Every year at Gurwin Jewish’s assisted living community in Commack, L.I., a fierce competition takes place.
The prize: to be a calendar girl (or guy) in Gurwin’s Fay J. Lindner Residences annual edition of “L’dor v’dor.”
While calendars featuring the 70- through 90-something set are not unique, most approach it from a comic angle — the naked-yet-strategically-covered theme is particularly popular, followed by a surprising number of calendars in which octo- and nonagenarians recreate iconic movie scenes.
Gurwin’s calendar, now in its fifth year, takes a more serious approach. Each month features a professional photo of a resident, or, in two cases, a couple. Along with the photo is a tidbit or two from their lives (three escaped Nazi Germany, one blazed a trail for women in computer engineering, a third was a professional dancer, a fourth a Madison Avenue advertising exec of Alka Seltzer-ad fame) as well as advice from them for the next generation. (Hence the title, which translates to “From generation to generation.”)
In many of the photos, the residents hold props: a newspaper, knitting needles, an old photograph, paper dolls. In all of the photos, the models look energetic, excited, and, in the case of the two couples, in love.
“Having a calendar lets the world know that [growing old] is not to be ashamed of, that old people are vibrant,” said Lorraine Parver, 89, during a telephone interview. Parver and husband, Lester, 93, are on the cover. Their advice: Make time for family, but also for yourself. “Cultivate your own interests,” Parver advises. “It’s important to have that balance.”
Staci Rosenberg-Simons, Gurwin’s director of marketing and community relations, came up with the idea as a way to show off Gurwin’s best asset: its people.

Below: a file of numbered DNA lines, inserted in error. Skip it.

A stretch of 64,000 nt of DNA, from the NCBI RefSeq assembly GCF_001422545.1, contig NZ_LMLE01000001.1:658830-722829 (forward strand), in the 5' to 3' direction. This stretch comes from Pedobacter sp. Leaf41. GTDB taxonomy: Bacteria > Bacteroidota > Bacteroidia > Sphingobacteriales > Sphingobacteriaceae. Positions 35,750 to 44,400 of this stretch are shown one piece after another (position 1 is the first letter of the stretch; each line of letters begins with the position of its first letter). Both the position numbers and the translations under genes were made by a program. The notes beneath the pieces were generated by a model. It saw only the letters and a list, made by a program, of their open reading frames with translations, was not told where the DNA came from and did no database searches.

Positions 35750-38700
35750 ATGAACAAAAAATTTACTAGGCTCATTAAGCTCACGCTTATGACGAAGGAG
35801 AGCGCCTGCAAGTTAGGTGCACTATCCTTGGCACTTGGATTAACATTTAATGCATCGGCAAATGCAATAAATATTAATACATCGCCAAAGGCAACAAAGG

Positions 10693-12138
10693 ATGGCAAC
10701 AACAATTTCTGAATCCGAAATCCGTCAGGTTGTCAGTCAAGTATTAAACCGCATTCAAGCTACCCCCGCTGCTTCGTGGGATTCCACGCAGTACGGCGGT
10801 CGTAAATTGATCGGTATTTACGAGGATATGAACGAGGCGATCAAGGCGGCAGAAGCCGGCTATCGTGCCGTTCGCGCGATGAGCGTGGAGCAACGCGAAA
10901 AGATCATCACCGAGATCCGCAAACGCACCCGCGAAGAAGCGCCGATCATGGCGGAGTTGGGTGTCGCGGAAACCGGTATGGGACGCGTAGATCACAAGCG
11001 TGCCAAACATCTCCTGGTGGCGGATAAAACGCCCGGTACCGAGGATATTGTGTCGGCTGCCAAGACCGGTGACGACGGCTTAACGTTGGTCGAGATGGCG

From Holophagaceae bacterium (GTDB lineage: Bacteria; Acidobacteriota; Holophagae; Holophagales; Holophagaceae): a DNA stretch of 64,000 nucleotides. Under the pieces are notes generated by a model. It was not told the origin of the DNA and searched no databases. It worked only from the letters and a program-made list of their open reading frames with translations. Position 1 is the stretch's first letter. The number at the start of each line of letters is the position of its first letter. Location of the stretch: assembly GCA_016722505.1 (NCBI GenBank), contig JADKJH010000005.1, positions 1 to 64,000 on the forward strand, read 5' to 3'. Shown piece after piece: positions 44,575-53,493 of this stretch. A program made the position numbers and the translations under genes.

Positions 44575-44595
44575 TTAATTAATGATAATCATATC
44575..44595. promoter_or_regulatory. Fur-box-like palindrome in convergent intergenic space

“I thought: ‘If we could put our residents out there to speak for themselves,’” she said, people would see that they “are still active, still vibrant, that they have a purpose, have a life.”
And also that they have wisdom to share.
Ruth deBeer and her family sold everything they owned and left Germany for Palestine six months before Kristalnacht. She married, moved to the United States, raised three children and then went to college at the age of 50.
Her advice? Never forget.
“I rebuilt my life, because that’s how we honor those we lost in the Holocaust,” she said in the calendar. “We go on, but we should never forget.”
Florence Levenbaum, 91, a former dancer and physical education teacher, is pictured with a tennis racket. She says that while exercise is important, “it’s just as important to greet every day with a smile.”
Sandra Peltz, 88, who spent 25 years as registrar of Hofstra University, stresses the importance of appreciating that everyone has something to teach you.
Helen and Mel Morgenstein, boasting a marriage 73 years strong, tout the benefits of mutual respect.
Participating in the calendar is no small thing. The models first get their hair and makeup professionally done. They then have a photo shoot and are interviewed about their lives for a short film that is debuted, along with the calendar, at a red carpet-style event in early November.
For many of the models, it’s the opportunity to be fussed over, as much as the final product, that they cherish.
“Once you let people have that moment that says, ‘We really think the world of you,’ I think it gives people more confidence,” said Dennine Cook, Gurwin’s community and media relations director.
This was certainly true for Susan Shanzer, who, as Miss December, praises the merits of planning ahead.
“I had my hair done, I had my makeup put on,” she says in the short film. “I couldn’t believe it was me. I looked really pretty.
“Right now it sounds like I have a big swelled head,” she added, “but right now I do.”